Incidence and management of asparaginase-associated adverse events in patients with acute lymphoblastic leukemia

Clin Adv Hematol Oncol. 2009 Sep;7(9):600-6.


Asparaginase is an enzyme that breaks down extracellular asparagine into aspartic acid and ammonia. Depletion of extracellular asparagine inhibits the growth of lymphocytic leukemic cells. Unlike normal cells, lymphoblasts lack the enzyme to synthesize asparagine and therefore rely on an exogenous source of this amino acid to maintain cellular protein synthesis. Asparagine depletion results in nutritional deprivation, inhibition of protein synthesis, and subsequent apoptotic cell death in lymphoblasts. Asparaginase therapy is an essential component of the treatment protocol for acute lymphoblastic leukemia. The effect of asparaginase on protein synthesis may result in a number of toxicities, including thrombosis, pancreatitis, hyperglycemia, and hepatotoxicity. This review discusses the incidence of asparaginase-related adverse events, compares available asparaginase formulations with respect to the emergence of certain toxicities, and considers management strategies for these toxicities in patients with acute lymphoblastic leukemia.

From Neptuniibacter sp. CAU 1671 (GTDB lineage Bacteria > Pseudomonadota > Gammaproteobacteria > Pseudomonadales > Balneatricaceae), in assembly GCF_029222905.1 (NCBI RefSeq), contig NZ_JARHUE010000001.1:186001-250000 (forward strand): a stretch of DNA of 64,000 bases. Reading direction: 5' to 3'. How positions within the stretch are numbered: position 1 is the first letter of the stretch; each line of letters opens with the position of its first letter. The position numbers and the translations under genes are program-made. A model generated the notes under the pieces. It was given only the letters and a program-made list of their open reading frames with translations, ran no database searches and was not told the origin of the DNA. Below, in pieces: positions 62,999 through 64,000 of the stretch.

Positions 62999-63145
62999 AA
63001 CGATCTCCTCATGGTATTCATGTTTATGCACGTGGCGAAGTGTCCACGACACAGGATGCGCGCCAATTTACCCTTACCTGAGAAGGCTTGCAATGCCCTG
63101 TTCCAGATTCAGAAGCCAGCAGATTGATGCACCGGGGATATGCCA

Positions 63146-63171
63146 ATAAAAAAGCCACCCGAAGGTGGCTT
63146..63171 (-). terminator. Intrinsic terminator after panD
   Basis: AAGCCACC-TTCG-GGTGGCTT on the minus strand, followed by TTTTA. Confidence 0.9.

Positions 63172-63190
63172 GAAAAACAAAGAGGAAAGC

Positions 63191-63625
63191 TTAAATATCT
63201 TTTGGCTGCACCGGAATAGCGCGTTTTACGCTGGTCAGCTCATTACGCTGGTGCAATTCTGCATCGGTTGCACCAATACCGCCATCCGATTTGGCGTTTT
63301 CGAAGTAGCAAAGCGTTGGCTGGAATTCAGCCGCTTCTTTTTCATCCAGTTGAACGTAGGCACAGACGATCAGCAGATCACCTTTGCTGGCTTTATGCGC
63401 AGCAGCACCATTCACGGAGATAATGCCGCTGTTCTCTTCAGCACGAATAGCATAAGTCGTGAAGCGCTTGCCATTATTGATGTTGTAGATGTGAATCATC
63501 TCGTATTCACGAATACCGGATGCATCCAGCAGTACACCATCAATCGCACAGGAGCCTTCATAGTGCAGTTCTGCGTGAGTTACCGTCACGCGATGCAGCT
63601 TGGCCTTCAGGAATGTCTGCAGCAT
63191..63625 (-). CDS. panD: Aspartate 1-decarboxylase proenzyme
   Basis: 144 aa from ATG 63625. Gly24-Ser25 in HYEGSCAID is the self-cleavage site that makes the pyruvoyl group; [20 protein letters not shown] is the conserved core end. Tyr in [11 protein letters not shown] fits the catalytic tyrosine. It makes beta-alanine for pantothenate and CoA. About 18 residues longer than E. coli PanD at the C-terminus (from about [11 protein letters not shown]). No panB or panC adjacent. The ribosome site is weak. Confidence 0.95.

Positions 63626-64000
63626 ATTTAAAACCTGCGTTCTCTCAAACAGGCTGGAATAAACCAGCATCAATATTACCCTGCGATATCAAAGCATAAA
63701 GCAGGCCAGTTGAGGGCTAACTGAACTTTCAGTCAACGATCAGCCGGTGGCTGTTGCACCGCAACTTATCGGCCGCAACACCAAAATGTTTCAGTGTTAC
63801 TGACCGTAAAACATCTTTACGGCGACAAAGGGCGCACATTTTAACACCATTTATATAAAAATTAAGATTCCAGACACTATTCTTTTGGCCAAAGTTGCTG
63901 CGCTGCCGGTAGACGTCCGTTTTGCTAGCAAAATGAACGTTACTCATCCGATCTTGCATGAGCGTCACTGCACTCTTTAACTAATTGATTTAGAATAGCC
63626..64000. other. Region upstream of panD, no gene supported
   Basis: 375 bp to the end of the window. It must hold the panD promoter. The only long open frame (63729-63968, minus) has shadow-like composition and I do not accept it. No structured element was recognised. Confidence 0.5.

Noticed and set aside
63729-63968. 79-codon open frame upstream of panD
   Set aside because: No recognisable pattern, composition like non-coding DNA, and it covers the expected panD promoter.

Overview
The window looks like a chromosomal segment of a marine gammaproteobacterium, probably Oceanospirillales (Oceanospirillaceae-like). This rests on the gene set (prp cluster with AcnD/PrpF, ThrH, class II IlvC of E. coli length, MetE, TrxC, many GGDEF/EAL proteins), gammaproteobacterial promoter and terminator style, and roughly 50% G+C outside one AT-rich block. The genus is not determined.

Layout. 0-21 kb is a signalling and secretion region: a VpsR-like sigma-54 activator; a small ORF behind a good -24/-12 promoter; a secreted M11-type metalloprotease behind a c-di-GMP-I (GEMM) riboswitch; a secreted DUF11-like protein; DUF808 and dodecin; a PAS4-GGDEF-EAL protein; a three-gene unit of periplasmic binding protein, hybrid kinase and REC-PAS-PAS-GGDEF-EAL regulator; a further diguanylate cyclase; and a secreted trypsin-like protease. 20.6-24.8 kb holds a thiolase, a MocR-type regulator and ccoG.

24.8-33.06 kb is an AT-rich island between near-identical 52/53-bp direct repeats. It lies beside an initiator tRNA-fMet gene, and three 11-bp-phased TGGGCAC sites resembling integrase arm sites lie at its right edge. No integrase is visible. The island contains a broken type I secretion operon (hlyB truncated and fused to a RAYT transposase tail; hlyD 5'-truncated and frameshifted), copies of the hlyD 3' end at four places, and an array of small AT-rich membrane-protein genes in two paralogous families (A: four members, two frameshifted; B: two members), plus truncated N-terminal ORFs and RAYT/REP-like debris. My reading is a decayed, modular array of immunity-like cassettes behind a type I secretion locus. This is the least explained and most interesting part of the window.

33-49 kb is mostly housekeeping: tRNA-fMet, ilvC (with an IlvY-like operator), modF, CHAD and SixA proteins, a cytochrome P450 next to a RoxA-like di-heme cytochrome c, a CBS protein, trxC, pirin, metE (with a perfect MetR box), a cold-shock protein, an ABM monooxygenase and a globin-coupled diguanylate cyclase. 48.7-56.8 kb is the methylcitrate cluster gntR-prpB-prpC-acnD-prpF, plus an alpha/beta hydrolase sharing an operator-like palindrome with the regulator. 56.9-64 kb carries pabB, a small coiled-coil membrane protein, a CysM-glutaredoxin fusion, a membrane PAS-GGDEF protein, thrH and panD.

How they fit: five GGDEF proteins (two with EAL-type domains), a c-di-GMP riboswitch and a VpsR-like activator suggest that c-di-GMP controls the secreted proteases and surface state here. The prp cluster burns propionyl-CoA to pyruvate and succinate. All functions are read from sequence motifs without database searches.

Publication types

  • Research Support, Non-U.S. Gov't
  • Review

MeSH terms

  • Adult
  • Antineoplastic Agents / adverse effects*
  • Asparaginase / administration & dosage
  • Asparaginase / adverse effects*
  • Blood Coagulation Disorders / chemically induced
  • Child
  • Drug Hypersensitivity / etiology
  • Humans
  • Incidence
  • Liver / drug effects
  • Pancreatitis / chemically induced
  • Precursor Cell Lymphoblastic Leukemia-Lymphoma / drug therapy*


  • Antineoplastic Agents
  • Asparaginase